The myths and FACTS behind sustainable investing
New York City Comptroller
As Comptroller of New York City, my job is to administer government spending and oversee the financial health of the city now and into the future. As the climate crisis and other urgent sustainability risks threaten our economy and our environment, it is my fiduciary duty to ensure that we are evaluating all material, financial risks to our portfolios and opportunities to ensure that our pensions and other investments are solid now and for years to come.
But recently, there are special interests who are trying to get comptrollers like me and other fund managers to ignore these risks, using misinformation to convince people that sustainable investment strategies are politically motivated, and therefore, should not be allowed to factor such risks into decision-making.
I wanted to take a moment, as an elected representative, to address some of these myths in the Q&A below.
Do sustainable investing practices have a negative effect on financial performance? Do portfolios that consider climate change and other sustainability risks perform worse than traditional portfolios?
“Responsible fiduciary investing requires an assessment of all systemic risks that may negatively impact returns over the long-term. The climate crisis is one of the biggest systemic risks facing our portfolio over the coming years, as seas rise, damage from higher-intensity storms increases, and companies work to keep up with changing regulations. Considering these factors is a critical part of preserving the value of an investment portfolio. But it’s not all about risk: climate solutions investments in things like renewable energy, energy efficiency, pollution prevention, and low-carbon building technologies present big opportunities to do well by doing good.”
Aren’t sustainable investment strategies threatening to eliminate certain sectors of the economy altogether (e.g. the oil and gas industry)?
“The goal of sustainable investment strategies is to achieve strong financial returns over the long-term — that includes mitigating risks like stranded fossil fuel assets as the world undergoes a transition to renewable sources. The energy transition is here, and investors can succeed by investing in companies that are capitalizing on that transition now.”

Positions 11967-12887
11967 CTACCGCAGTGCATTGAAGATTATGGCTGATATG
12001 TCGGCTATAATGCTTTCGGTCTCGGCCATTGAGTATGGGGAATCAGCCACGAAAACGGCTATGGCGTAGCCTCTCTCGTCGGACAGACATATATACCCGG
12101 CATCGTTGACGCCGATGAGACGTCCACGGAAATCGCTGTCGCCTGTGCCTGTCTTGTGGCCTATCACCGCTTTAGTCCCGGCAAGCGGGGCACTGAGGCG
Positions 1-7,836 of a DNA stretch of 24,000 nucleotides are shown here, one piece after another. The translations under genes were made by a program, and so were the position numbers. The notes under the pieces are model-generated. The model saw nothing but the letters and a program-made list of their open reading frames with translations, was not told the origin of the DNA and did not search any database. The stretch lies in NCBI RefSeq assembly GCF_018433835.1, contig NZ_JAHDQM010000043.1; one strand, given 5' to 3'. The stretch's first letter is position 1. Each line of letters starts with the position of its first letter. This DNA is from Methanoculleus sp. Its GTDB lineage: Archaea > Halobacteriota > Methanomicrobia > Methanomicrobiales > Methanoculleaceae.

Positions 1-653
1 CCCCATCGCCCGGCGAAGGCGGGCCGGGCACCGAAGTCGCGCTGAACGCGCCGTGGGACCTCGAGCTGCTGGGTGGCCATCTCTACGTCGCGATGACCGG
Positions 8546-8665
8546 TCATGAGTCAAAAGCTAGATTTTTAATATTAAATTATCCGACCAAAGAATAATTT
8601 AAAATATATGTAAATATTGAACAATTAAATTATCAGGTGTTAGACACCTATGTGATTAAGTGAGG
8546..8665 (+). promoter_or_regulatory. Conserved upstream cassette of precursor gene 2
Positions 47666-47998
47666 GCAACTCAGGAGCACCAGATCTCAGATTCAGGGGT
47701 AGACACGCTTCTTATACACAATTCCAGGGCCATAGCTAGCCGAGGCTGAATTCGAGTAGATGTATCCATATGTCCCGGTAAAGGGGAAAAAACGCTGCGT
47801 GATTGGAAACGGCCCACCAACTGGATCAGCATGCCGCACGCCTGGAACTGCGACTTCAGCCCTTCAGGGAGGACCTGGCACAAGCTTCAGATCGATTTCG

Isn’t sustainable investing just a trend?
“A first-year teacher signing up for their pension today wants to know that their retirement security will be there for them 30 years from now. They also probably want to be sure their city won’t be underwater by then! As long-term investors, we have to think about how our investments mitigate financial risks that climate change poses to our portfolios, to the broader economy, and to our communities not just tomorrow, but in the decades to come.”
Momentum is on our side.
I recently signed a statement with more than 300 investors and companies to send a clear, unified message to policymakers to protect the freedom to invest responsibly. If you are an investor or company, I encourage you to visit www.freedomtoinvest.org and consider signing on.
We all have to speak up and stand up. We all have a stake in this work, because we all have a stake in the future of our economy and our planet.
Brad Lander is the Comptroller of New York City.